Synergistic use of several receptor models (CMB, APCS and PMF) to interpret air quality data

Authors


  • These articles are published in Environmetrics as a special issue on Handling complexity and uncertainty in environmental studies, arising from the TIES- GRASPA joint conference held in Bologna in 2009 and is edited by Daniela Cocchi, Department of Statistics University of Bologna, Italy and E. Marian Scott, School of Mathematics and Statistics, University of Glasgow, UK.

Abstract

PM10 samples were collected in Civitavecchia (Rome, Italy) during a monitoring campaign performed between August and September 2008; elemental, ionic and organic characterisation of the samples was carried out. Three receptor models (Chemical Mass Balance, Absolute Principal Component Scores and Positive Matrix Factorisation) were applied to identify PM10 sources and their contributions. The results obtained by the models were compared in order to perform a robust characterisation of the sources.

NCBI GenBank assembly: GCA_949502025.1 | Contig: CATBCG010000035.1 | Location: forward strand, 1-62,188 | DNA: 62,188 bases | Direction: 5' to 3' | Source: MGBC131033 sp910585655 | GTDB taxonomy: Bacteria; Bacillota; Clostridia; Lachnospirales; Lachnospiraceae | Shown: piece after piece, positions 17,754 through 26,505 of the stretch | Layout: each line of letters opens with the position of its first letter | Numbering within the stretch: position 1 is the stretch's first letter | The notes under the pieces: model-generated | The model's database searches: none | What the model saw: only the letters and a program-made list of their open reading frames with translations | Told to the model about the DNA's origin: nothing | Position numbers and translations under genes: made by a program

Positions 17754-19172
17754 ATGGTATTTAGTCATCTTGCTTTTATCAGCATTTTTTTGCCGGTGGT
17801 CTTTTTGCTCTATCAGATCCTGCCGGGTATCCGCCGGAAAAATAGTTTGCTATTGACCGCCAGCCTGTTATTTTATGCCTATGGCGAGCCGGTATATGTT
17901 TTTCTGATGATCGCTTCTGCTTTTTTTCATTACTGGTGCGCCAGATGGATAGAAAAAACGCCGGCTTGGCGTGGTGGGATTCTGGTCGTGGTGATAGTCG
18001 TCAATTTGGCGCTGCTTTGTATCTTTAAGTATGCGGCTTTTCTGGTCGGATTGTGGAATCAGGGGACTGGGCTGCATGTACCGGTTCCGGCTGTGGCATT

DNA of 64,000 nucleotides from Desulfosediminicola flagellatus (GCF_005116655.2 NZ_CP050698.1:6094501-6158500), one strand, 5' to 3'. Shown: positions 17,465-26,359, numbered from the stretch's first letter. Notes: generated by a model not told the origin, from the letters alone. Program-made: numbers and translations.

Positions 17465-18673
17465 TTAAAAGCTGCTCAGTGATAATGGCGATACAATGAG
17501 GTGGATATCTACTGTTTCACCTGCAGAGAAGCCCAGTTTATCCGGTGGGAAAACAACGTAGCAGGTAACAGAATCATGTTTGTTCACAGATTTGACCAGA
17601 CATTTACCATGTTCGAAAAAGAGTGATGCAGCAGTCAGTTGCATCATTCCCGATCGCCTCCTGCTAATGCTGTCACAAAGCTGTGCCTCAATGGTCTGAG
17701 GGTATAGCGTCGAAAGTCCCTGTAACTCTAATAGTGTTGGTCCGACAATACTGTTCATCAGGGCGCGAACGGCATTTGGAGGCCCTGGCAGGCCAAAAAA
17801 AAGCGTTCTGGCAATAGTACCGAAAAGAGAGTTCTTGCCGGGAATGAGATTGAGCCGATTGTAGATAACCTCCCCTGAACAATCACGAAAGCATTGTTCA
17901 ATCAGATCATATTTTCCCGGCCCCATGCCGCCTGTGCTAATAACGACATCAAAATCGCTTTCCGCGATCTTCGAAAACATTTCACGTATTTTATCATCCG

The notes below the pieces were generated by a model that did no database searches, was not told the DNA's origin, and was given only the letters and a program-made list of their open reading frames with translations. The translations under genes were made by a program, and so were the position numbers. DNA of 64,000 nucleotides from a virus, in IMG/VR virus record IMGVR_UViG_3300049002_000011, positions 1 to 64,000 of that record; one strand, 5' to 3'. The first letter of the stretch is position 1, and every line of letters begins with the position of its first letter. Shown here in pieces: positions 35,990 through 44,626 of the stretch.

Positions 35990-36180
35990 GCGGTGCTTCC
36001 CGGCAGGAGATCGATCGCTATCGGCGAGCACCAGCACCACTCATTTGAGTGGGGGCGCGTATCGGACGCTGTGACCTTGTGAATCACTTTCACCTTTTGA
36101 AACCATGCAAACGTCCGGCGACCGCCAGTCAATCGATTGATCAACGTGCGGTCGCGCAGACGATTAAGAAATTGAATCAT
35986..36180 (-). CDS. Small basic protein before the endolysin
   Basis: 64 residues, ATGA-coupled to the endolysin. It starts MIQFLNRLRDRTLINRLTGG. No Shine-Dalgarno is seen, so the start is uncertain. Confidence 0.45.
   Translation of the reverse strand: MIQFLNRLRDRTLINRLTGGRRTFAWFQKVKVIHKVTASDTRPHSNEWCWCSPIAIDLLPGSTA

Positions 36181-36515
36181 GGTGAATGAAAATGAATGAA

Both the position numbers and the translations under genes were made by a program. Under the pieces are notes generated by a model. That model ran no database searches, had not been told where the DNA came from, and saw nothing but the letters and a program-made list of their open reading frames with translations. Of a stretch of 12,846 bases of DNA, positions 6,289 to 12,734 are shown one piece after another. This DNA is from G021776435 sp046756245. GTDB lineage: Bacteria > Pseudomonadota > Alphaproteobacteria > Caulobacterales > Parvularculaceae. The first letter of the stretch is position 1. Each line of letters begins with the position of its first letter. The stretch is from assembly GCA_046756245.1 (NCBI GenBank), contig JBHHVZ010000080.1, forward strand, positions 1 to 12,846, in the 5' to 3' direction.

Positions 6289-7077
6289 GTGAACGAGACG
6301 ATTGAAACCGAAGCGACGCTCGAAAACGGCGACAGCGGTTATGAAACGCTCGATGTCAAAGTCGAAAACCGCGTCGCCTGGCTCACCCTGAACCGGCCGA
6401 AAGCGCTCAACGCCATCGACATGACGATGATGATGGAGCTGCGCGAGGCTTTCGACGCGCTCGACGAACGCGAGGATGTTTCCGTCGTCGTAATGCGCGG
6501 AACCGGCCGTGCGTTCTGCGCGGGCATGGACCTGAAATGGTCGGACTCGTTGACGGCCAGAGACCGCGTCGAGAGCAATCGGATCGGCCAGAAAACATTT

Seven emission sources were considered relevant for the area under investigation and their profiles were used to run CMB. Source percentage contributions to the total particulate matter samples were evaluated: the greater contribution was obtained for Traffic (39%), the lower for Marine Aerosol (3%).

Five factors were selected to perform the multivariate receptor models (APCS and PMF) after the application of explorative Principal Component Analysis to the dataset. Furthermore, attention was focused on the characterisation of source profiles and contributions obtained by PMF because it best reconstructed the PM mass of the samples.

The percentage contributions of the five sources to the total PM samples were estimated: the greater contribution was obtained for resuspended matter (22%), the lower for combustions (17%).

The results of the source apportionment studies can be used by air quality managers to develop appropriate control strategy. However, the differences in sources profiles and weights obtained by the models were related to their specific approaches: further investigations are suggested in order to develop sources profiles more reliable for the area under investigation. Copyright © 2011 John Wiley & Sons, Ltd.

Ancillary